Monday, August 30, 2010
Cool Stuff on Beaked Whales
Many of you may have heard about an unusual beaked whale that was medi-vaced to the Big Island. Although it passed away on Monday, right after it was taken in and stabilized (almost two weeks ago), a team of scientists from Paul Nachtigal's HIMB lab immediately flew out to do a non-invasive test of the hearing range of the animal.
Why would hearing matter? These animals "see" with sound as well as using it for communication. Today's oceans are becoming increasingly noisy (boat noise, sonar noise, explosive charges used for mineral exploration, etc.), so it is critical that we understand the frequencies of importance to these animals. And at this point, we simply don't.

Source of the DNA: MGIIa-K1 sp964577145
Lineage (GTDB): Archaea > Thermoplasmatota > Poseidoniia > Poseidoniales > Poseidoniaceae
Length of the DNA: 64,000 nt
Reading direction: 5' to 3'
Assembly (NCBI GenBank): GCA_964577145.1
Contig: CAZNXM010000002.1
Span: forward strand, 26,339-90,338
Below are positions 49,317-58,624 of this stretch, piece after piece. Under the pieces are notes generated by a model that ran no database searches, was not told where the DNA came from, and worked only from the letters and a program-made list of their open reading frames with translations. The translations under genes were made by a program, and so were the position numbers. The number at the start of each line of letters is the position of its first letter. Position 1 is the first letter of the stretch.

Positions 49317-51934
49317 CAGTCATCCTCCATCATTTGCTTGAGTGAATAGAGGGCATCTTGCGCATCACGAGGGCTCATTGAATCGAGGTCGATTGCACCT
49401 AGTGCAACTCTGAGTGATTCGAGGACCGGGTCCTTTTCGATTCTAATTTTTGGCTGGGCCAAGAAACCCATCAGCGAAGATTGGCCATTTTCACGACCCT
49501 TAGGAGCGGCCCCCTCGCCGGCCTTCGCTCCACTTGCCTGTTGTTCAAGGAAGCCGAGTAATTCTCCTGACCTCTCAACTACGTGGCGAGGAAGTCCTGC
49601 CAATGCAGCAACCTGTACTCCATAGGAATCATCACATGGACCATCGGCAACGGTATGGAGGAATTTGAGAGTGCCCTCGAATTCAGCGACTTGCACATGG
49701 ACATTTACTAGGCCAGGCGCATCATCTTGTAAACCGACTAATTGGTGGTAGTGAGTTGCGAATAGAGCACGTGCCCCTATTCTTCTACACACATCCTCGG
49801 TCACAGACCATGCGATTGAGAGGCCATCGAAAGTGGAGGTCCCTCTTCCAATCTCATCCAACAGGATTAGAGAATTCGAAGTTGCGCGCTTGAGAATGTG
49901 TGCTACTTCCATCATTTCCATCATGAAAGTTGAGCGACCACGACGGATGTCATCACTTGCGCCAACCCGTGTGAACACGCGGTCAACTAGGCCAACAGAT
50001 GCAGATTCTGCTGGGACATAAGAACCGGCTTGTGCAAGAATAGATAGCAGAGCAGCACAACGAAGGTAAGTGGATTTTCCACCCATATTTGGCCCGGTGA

So Paul's lab now goes where ever and whenever they can to collect more information. Maybe the big island, maybe even Portugal to the Lisbon Zoo (See: FIRST PILOT WHALE HEARING MEASUREMENTS).
Susan Scott of Ocean Watch gives a great overview of the recent beaked whale event, minus the hearing test See:Beaked whales not rare but are seldom seen in isles The fate of the animal is detailed here: Rare whale dies.
Top image from S. Scott article.
Posted by HIMB CEP at 12:42 PM